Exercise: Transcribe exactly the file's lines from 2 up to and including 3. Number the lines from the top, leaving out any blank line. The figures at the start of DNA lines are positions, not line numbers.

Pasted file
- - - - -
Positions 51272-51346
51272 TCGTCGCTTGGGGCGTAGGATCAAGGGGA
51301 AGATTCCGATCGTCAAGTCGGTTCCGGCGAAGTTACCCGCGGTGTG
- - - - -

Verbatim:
51272 TCGTCGCTTGGGGCGTAGGATCAAGGGGA
51301 AGATTCCGATCGTCAAGTCGGTTCCGGCGAAGTTACCCGCGGTGTG